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    Author(s): John A. Stanturf; Brian J. PalikR. Kasten Dumroese
    Date: 2014
    Source: Forest Ecology and Management. 331: 292-323.
    Publication Series: Scientific Journal (JRNL)
    Station: Northern Research Station
    PDF: Download Publication  (6.3 MB)

    Related Research Highlights

    Restoring Forest Landscapes


    The forest restoration challenge (globally 2 billion ha) and the prospect of changing climate with increasing frequency of extreme events argues for approaching restoration from a functional and landscape perspective. Because the practice of restoration utilizes many techniques common to silviculture, no clear line separates ordinary forestry practices from restoration. The distinction may be that extra-ordinary activities are required in the face of degraded, damaged, or destroyed ecosystems. Restoration is driven by the desire to increase sustainability of ecosystems and their services and restoration is likely to have multiple goals arising from the motivations of those involved. The process of setting restoration objectives translates vague goals into feasible, measurable targets and ultimately actions on the ground. Our objective for this review is to synthesize the science underpinning contemporary approaches to forest restoration practice. We focus on methods and present them within a coherent terminology of four restoration strategies: rehabilitation, reconstruction, reclamation, and replacement. While not a consensus terminology, these terms have a logical foundation. Rehabilitation restores desired species composition, structure, or processes to a degraded ecosystem. Reconstruction restores native plant communities on land recently in other resource uses, such as agriculture. Reclamation restores severely degraded land generally devoid of vegetation, often the result of resource extraction, such as mining. Replacement of species (or their locally-adapted genotypes) with new species (or new genotypes) is a response to climate change. Restoration methods are presented as available tools; because adding vegetation is an effective restoration technique, the discussion of methods begins with a description of available plant materials. We then discuss altering composition under different initial overstory conditions, including deployment methods depending upon whether or not an overstory is present, how much of the landscape will be restored, and the complexity of the planting design. We present some major approaches for altering structure in degraded forest stands, and describe approaches for restoration of two key ecosystem processes, fire and flooding. Although we consider stand-level designs, what we describe is mostly scalable to the landscape-level. No restoration project is undertaken in a social vacuum; even standlevel restoration occurs within a system of governance that regulates relationships among key agents. Gathering information and understanding the social dimensions of a restoration project is as necessary as understanding the biophysical dimensions. Social considerations can trump biophysical factors.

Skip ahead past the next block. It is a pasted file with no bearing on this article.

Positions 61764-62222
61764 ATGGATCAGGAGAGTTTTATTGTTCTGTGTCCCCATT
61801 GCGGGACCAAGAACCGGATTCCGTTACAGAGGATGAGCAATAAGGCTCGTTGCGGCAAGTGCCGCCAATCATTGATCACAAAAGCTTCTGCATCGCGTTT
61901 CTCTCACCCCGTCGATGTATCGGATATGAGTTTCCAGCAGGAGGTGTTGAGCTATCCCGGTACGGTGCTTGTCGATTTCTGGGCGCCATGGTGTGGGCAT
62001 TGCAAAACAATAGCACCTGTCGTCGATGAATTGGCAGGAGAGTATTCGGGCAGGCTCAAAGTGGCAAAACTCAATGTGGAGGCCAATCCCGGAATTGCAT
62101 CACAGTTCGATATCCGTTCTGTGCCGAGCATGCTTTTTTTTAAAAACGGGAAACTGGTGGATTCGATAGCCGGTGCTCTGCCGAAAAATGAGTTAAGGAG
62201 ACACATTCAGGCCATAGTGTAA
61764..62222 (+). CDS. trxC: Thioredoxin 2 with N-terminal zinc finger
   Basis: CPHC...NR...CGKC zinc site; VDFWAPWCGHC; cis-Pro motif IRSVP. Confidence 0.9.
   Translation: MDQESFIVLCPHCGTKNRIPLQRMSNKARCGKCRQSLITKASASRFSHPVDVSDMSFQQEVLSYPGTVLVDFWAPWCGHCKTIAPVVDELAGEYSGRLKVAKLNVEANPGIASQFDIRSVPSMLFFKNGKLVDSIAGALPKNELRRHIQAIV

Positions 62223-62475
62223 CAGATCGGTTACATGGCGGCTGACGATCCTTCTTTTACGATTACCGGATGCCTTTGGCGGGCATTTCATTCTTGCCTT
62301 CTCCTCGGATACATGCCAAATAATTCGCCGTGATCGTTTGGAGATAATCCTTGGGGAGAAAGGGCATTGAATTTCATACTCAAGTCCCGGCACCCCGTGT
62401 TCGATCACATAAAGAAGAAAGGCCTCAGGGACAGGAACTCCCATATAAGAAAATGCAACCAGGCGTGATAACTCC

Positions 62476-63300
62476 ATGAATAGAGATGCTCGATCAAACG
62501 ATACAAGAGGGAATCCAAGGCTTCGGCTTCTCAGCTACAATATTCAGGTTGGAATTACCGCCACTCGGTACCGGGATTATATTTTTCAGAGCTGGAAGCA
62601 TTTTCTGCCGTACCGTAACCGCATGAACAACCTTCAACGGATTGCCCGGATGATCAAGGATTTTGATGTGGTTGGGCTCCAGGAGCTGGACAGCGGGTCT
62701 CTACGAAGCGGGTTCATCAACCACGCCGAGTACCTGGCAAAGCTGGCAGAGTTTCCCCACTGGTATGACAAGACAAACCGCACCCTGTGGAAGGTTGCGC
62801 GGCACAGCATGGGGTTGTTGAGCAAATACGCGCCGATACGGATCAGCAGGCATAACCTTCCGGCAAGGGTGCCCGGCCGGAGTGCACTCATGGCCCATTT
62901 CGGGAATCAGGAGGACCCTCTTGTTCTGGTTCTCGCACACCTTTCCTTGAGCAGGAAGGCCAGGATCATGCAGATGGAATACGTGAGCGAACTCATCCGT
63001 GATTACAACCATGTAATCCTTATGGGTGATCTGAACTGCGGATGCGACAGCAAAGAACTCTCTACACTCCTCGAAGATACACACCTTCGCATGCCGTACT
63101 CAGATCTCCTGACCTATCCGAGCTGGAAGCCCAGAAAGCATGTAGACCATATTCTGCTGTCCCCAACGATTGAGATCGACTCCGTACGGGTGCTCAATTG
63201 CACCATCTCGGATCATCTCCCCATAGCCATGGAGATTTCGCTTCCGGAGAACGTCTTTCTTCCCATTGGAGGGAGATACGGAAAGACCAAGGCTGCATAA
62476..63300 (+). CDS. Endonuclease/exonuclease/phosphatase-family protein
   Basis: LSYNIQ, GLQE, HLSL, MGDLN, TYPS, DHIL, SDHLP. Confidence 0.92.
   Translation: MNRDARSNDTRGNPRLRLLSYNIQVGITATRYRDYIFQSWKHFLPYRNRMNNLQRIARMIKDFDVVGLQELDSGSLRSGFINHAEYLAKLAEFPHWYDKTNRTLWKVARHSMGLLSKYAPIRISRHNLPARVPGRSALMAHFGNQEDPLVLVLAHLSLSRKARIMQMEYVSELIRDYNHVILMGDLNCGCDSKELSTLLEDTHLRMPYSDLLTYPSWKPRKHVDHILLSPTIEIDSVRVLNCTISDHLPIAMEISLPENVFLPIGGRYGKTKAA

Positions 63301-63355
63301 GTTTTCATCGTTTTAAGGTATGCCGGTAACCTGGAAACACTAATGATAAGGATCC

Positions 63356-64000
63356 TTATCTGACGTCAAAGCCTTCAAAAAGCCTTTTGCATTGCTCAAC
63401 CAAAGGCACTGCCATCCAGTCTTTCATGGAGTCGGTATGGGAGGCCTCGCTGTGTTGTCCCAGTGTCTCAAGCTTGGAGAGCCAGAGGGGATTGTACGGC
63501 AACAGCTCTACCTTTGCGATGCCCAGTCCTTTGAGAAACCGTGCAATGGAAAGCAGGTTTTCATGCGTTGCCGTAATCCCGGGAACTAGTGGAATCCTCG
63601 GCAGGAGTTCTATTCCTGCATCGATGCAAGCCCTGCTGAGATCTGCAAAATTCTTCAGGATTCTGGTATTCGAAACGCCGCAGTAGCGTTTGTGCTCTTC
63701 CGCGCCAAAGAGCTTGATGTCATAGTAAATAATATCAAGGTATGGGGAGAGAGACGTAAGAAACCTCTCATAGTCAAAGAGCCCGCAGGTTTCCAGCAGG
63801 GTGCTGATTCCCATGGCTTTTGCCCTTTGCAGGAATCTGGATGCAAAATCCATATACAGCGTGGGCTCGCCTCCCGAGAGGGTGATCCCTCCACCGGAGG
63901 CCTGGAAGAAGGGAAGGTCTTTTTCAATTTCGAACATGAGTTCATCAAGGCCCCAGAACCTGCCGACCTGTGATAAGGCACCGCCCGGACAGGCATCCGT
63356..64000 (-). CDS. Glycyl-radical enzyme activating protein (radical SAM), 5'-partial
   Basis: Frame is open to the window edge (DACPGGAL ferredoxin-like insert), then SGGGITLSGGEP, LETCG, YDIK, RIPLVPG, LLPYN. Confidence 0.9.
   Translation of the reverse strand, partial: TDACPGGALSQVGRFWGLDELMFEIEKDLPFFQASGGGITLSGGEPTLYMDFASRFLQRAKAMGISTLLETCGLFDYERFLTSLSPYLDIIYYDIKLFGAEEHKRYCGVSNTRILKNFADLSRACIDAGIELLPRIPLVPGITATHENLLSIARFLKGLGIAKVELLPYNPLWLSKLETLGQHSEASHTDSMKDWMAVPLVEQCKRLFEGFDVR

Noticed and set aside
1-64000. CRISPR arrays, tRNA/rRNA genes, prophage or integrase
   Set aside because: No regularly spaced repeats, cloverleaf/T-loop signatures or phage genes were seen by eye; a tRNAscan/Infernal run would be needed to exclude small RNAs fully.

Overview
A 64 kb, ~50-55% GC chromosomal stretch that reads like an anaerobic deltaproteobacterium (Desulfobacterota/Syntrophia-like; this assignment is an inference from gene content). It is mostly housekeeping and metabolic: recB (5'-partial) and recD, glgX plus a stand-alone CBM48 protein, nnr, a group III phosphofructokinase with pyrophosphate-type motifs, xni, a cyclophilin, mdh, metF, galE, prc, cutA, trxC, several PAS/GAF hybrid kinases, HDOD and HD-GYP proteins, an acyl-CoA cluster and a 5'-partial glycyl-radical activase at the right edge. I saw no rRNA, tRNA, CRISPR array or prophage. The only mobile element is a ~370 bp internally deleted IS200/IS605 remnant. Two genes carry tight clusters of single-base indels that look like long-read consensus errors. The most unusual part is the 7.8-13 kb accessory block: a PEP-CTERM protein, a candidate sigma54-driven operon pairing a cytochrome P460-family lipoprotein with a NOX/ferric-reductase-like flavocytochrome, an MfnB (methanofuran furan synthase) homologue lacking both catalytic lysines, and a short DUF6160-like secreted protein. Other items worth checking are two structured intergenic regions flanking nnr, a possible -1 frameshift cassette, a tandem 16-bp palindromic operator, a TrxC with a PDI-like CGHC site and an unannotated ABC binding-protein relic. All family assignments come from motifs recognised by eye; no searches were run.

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    Stanturf, John A.; Palik, Brian J.; Dumroese, R. Kasten. 2014. Contemporary forest restoration: A review emphasizing function. Forest Ecology and Management. 331: 292-323.


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    Reconstruction, Rehabilitation, Reclamation, Replacement, Ecological restoration, Forest landscape restoration

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